As we drove out of the city on bumpy, broken roads, through Urgench and into the beginnings of the Red Desert, we stopped by a roadside melon stall – an Uzbekistan melon, bought in autumn, may be one of the most sweet and luscious fruits anyone can experience and something not to be missed, if you have the opportunity. After a day of driving, with stops along the way for sight-seeing and tucking into delicious local kebabs, we arrived in Bukhara. Here the monumental ‘Ark of Bukhara’ stands, a giant fortress casting back to the days of dynasty and empire. As in Khiva, the kindness of the local Bukhara residents is humbling, many of whom welcome us in to watch them in their workshops. Others invite us into their homes and share their food with us. After another day of exploring mosques and synagogues, buying silk scarves and drinking a lot of local tea, it was time again to take the road, this time to Samarkand, stopping at Shahrisabz.

Shahrisabz is an awe-inspiring introduction to Amir Timur, the great conqueror whose ambition for victory eventually took his life during his journey China, the next target in his imperial conquests. A couple of hundred yards from the feet of the towering statue that commemorates him stand the remnants of his once magnificent Ak Serai, or “White Palace”. Now only a half-standing skeleton of what was once a centrepiece in the Central Asian portfolio, it’s a message to all would-be invaders that the Uzbek people are not to be underestimated when it comes to conquering both the ground and the skyline. As the sites and the people stole away our attention, we suddenly became very aware that we were late for Samarkand – with rocky roads ahead that stretched into the mountainous horizon, we were going to have to race the setting sun.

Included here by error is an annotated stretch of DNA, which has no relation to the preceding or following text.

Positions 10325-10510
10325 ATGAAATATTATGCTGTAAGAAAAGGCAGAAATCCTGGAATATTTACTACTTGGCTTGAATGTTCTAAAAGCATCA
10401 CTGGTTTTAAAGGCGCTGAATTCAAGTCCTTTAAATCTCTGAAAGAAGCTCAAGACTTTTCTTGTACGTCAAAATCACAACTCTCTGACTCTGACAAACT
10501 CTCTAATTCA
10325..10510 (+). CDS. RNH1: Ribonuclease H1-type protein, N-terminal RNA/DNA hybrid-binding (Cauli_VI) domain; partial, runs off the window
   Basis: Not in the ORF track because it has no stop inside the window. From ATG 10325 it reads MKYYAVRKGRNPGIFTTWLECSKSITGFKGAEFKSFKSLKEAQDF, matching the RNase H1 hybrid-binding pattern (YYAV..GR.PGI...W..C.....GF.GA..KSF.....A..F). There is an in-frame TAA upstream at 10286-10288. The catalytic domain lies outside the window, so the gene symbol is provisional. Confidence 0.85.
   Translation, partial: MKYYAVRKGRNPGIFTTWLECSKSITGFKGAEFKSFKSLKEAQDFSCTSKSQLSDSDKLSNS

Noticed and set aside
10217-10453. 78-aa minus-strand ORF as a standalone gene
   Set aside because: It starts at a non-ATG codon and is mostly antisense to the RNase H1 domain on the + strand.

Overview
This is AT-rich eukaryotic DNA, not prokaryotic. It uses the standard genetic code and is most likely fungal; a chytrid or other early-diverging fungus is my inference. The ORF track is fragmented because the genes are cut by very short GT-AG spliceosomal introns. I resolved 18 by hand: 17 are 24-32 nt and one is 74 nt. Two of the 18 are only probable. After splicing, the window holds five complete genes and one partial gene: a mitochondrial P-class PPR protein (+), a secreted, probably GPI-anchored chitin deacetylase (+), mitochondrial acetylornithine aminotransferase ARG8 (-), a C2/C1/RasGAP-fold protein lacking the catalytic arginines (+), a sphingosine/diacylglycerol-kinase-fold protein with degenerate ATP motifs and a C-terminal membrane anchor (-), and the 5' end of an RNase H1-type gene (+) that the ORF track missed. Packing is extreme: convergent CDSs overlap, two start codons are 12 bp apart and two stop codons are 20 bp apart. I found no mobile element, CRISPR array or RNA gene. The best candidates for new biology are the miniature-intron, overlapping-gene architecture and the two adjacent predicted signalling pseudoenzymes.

By the time we arrived in Samarkand, night had enveloped the city, bright lights shone out, a glow swelled around the centre and the outskirts alike that drew in crowds around restaurants and stalls packing up for the night. The following morning we explored Amir Timur’s tomb, Ulugh Beg’s observatory, whose calculations in the night sky have remained some of the most precise ever recorded, before visiting the vivid blues and intricate designs of the Shah-i-Zinda necropolis. We closed the day at world famous Registan, the site of two madrasahs and a mosque facing one another across an expanse where travellers and locals together stand in silent appreciation, craning their necks to the top of the minarets. After that we took the high speed train back to Tashkent, ready for our flight the following day.

As we once again drove through the streets of Tashkent, I saw none of the foreignness that had first struck me upon arrival. Instead of unrecognisable, unreadable faces, I saw only a community; one where people of different backgrounds and religions support one another, where doors are opened to strangers and welcomed in, where what is important is not what you don’t agree on, but instead what you can share and learn. As we said our goodbyes to Bekruz, our guide who had supported, educated and entertained us every step of the journey with unfaltering passion, we were choked up. We didn’t want to get on the plane and leave this magical place. Uzbekistan, its people, its food, its culture, is the once-in-a-lifetime opportunity that you will want to repeat, over and over again.

Full of eastern promise, Uzbekistan is a delight for travellers seeking age-old monuments, mosques and mausoleums. Find out more here.


The opinions expressed are those of the author and are not held by Saga unless specifically stated. The material is for general information only and does not constitute investment, tax, legal, medical or other form of advice. You should not rely on this information to make (or refrain from making) any decisions. Always obtain independent, professional advice for your own particular situation.